Five years ago I wrote to The Lancet speculating that parents might begin to sue the Royal College of Obstetricians and Gynaecologists because it had taken so long to promote use of prenatal steroids, which research had shown reduced the risk that premature babies would die or survive handicapped. I might have added that there would be a case for suing the health authorities and trusts which were acquiescing in underuse of prenatal steroids, particularly as they also reduce health service costs.

Both as a potential patient and a taxpayer, I was prompted by parts of Barbara Millar's article to ask when patients will begin to sue HAs and trusts for ignoring research. A mass of research evidence relevant to the well being of NHS users is available, much of it through the NHS R&D programme.

Over two years ago, in the NHS Executive's paper Promoting Clinical Effectiveness , it was made clear that 'every NHS trust should have access to up-to-date sources of information such as the Cochrane and Centre for Reviews and Dissemination databases'. Yet last year an article in the Journal ('Who's acting on the evidence?', 3 April 1997) made it clear that this advice was being widely ignored by trusts.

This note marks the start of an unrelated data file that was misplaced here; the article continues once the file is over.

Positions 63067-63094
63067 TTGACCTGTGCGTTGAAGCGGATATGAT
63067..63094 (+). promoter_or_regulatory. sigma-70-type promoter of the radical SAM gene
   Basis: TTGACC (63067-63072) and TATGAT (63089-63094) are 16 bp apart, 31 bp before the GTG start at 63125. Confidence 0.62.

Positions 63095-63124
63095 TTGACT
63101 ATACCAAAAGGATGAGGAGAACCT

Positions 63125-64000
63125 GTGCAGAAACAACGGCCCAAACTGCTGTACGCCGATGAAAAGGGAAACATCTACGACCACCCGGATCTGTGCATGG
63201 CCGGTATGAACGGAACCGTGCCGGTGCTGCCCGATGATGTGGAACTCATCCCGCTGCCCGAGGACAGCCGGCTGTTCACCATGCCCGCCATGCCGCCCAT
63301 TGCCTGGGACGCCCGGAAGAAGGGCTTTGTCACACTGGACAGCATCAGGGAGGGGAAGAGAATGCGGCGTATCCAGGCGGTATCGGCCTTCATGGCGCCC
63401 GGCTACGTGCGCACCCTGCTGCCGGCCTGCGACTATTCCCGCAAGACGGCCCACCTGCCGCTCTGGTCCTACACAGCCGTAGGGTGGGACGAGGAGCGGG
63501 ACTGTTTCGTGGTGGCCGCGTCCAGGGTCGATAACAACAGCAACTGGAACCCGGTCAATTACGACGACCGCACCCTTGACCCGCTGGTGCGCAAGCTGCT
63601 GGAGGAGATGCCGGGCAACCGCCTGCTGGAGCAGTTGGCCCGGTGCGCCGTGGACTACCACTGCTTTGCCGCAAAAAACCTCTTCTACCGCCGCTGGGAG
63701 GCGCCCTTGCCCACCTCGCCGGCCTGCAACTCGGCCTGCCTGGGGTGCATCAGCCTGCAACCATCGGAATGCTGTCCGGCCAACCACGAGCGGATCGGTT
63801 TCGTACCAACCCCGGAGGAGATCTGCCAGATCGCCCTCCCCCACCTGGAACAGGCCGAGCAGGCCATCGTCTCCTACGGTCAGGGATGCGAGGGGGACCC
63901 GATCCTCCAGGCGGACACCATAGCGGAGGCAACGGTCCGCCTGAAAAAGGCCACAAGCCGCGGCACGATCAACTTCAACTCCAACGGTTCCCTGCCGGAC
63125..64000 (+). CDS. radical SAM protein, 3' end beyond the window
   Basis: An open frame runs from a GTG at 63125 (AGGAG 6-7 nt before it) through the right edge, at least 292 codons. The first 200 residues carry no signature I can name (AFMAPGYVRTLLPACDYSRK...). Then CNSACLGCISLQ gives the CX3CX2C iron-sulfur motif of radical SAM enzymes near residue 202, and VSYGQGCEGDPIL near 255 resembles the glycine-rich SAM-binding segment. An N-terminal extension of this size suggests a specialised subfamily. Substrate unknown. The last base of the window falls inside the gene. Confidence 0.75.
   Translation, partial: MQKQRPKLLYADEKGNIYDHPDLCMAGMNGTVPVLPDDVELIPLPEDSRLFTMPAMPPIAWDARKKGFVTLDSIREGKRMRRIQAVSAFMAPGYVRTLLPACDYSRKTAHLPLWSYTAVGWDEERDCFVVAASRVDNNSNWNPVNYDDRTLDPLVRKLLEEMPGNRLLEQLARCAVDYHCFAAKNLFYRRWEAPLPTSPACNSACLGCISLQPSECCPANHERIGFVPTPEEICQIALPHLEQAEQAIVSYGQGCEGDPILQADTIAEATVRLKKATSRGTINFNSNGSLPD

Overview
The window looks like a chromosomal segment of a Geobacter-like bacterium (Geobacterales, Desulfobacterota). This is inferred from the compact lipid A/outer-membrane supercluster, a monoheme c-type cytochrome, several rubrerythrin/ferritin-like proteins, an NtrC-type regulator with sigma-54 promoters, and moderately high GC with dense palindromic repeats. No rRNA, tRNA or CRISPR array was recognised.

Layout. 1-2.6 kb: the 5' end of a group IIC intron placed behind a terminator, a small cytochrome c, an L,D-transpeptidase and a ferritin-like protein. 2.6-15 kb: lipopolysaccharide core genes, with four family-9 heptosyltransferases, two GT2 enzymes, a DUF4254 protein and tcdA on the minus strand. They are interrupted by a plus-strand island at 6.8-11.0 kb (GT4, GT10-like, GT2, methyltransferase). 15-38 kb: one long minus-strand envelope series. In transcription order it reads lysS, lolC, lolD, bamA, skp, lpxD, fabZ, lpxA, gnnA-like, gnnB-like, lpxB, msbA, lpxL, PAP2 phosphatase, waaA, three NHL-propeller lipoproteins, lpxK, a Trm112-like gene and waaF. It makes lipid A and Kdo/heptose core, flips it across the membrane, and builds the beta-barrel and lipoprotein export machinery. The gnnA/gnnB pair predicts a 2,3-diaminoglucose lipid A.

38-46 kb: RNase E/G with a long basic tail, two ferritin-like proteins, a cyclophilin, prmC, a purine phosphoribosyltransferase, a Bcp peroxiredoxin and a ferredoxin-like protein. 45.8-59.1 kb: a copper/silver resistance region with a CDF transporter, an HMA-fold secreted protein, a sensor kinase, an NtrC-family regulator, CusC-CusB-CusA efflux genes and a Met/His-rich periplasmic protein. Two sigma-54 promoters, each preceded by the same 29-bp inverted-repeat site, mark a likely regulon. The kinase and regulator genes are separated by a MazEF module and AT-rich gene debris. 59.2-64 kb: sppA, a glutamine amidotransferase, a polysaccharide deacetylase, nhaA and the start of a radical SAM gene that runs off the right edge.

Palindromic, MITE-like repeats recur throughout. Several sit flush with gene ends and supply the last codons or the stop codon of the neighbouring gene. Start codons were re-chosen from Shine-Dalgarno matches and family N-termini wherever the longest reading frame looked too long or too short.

The scapegoating title and tone of Barbara Millar's article is depressing. It suggests that carrots have not been enough and that sticks are necessary to remind those responsible for managing the health service that they have responsibilities to seek relevant information themselves, rather than expecting to be spoon fed by an R&D programme allocated a mere 1 per cent of the total NHS budget.

I urge patients and patients' organisations to consider suing HAs and trusts which are ignoring the important information available through the NHS R&D programme. As a potential patient, I will certainly consider suing if I am not offered forms of care which have been shown to be effective for people experiencing heart attacks, strokes and trauma.

Iain Chalmers, The UK Cochrane Centre, Oxford.